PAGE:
(I was super embarrassed, but grateful for the driver’s kindness, especially when it was my fault — both for sleeping in and for not checking the bus before I got on. Because of him, I was able to get to work on time. Now, even if I’m in a rush, I always double-check the buses.)

Driving Home The Kindness, Part 14

, , , | Hopeless | January 7, 2018

(I am a medical student starting my fieldwork. My site is a 45-minute drive away from my apartment, and I am nervous because my supervisor has already attacked my intelligence and insulted me in front of a patient. She’s also insisted I need a specific certification, costing me $600 on my very limited student budget. I have severe driving anxiety due to an abusive situation I escaped. I am driving through heavy rain to get to fieldwork, and when I go to turn onto the highway, my wheel jerks from my hands and I realize I am hydroplaning! I manage to not hit the light-post, but my car is stuck and mud-covered, and I am going nowhere. I’m scared, and I immediately start having a panic attack, both from the near miss and from contemplating what this could cost on my limited budget. Crying and shaking, I leave a message for my instructor, then try to remember how to call my insurance, who tell me they will take upwards of an hour to get to me since it’s not an emergency. Then, I notice a truck pulling off near me and the driver waving at me. I roll down my window.)

Man #1: “Are you okay?”

Me: “Yes, b-but I’m stuck. I can’t get out.”

Man #1: “I have a car shop nearby. I’ll go get my chain. You sure you’re okay?”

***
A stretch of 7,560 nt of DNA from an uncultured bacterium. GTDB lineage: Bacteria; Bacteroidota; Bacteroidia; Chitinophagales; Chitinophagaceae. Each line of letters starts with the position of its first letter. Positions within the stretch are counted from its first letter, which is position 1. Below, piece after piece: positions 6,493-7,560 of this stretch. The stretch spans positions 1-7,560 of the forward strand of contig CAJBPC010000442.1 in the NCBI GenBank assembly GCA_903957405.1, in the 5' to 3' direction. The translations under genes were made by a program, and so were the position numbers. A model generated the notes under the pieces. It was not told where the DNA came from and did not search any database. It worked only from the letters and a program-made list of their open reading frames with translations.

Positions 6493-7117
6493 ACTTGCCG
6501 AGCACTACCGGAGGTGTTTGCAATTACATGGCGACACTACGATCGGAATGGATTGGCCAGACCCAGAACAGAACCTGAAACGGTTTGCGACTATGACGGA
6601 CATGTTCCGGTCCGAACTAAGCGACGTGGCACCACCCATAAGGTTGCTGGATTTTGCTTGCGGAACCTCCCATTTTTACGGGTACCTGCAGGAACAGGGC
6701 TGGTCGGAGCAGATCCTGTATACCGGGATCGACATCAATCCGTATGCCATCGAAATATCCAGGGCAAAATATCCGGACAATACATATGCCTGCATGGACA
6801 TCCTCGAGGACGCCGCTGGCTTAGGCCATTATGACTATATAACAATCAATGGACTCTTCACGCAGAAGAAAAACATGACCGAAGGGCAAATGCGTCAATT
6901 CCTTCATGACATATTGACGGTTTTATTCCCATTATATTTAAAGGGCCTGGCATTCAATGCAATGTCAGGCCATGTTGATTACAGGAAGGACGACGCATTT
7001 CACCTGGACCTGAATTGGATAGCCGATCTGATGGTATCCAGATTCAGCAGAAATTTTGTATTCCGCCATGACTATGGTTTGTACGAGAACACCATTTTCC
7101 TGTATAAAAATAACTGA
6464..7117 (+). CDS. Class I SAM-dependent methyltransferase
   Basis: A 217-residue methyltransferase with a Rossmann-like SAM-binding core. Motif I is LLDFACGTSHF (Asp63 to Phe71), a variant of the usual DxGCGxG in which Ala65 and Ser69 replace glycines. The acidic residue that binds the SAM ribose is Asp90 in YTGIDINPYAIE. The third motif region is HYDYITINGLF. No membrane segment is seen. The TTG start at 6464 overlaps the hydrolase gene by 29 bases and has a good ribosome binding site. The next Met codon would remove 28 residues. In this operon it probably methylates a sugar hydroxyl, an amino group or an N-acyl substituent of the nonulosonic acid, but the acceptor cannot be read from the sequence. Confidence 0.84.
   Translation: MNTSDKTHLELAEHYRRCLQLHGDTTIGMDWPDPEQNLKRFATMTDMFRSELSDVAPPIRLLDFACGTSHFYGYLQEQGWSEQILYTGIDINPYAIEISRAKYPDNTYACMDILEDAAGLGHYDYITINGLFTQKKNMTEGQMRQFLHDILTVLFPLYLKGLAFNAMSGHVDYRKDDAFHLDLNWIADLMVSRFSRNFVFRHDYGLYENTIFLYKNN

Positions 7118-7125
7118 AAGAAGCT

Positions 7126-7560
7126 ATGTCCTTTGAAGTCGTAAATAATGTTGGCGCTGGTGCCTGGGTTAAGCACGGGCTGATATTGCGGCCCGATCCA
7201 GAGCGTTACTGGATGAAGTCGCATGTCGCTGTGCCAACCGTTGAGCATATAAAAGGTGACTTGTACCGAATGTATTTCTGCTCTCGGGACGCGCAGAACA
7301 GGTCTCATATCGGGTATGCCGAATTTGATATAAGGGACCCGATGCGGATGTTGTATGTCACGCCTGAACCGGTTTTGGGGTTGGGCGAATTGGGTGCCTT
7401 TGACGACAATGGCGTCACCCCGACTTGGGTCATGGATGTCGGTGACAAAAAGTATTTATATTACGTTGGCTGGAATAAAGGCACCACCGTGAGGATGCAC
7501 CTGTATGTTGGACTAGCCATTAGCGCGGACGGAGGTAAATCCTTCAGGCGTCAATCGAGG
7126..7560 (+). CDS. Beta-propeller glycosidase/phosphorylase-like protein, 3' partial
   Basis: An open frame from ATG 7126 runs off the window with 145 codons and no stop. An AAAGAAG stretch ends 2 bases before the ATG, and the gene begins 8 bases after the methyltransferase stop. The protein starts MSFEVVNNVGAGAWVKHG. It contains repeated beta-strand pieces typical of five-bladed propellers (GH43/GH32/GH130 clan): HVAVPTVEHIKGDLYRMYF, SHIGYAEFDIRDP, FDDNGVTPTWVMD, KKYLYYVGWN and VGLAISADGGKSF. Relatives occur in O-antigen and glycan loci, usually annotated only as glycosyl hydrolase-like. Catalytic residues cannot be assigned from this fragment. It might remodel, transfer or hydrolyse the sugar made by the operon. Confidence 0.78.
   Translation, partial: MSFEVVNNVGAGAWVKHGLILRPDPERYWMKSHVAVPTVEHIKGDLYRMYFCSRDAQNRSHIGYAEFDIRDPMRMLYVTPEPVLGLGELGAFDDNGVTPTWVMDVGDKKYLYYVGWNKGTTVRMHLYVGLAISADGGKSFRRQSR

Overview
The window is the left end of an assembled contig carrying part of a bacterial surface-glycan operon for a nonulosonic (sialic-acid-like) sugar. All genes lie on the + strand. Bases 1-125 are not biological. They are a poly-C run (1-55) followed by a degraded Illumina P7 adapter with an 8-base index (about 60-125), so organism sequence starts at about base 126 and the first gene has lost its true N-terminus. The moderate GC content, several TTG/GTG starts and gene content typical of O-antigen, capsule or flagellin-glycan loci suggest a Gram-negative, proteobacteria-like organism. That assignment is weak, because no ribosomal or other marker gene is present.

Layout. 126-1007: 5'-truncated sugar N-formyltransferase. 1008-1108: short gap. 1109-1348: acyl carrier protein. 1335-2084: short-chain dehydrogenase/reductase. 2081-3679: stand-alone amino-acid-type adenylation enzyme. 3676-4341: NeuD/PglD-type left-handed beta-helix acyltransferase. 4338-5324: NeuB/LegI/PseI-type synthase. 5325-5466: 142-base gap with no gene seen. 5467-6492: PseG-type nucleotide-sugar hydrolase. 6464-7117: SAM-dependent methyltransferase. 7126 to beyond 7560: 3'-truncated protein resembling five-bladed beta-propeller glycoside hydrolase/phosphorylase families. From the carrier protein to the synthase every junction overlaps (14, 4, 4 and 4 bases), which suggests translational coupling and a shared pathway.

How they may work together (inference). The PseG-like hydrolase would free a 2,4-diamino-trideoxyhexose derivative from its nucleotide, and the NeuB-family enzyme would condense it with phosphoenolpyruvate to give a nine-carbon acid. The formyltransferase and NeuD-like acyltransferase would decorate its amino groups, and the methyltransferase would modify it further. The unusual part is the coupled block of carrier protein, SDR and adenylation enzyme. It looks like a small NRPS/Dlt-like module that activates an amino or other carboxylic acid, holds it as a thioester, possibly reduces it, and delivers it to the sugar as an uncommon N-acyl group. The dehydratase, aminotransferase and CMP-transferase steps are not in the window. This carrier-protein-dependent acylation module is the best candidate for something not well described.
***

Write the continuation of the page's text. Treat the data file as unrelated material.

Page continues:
Me: *surprised, still crying* “A-Are you sure? You don’t have to. I’m o-okay, just scared and late for w-work.”

Man #1: “Yeah, I’m sure. It’s like five minutes away. You sit tight.”

(He drives off. Another truck stops about three minutes later and what looks like a man my age and his father hop out.)

Man #2: “Are you all right, miss?”

Me: “Yes, j-just stuck.”

Man #3: “Can we call you a tow?”

Me: “A man’s g-gone to get his chain to g-get me out.”

(They stayed with me, helping me get over to the side of the road safely. When the man arrived with his chain, they actually turned to block the on-ramp so no one would get hit while the first guy chained my car to his and pulled my car out of the rut it was stuck in. I walked around the car, and nothing was damaged! It was just very dirty, and some grass was stuck in the bumper. The whole time, the men kept checking on me, making sure I was okay, and offering to get me somewhere safe. By the time I got back in my car, I wasn’t crying anymore, and I felt a lot safer. Thankfully, I got to my fieldwork only about thirty minutes late, and I wasn’t forced to eat ramen that week. Thank you to the very kind gentlemen who stopped for a scared student, and were so gentle interacting with me.)

 

Related:

Driving Home The Kindness, Part 13

Driving Home The Kindness, Part 12

Driving Home The Kindness, Part 11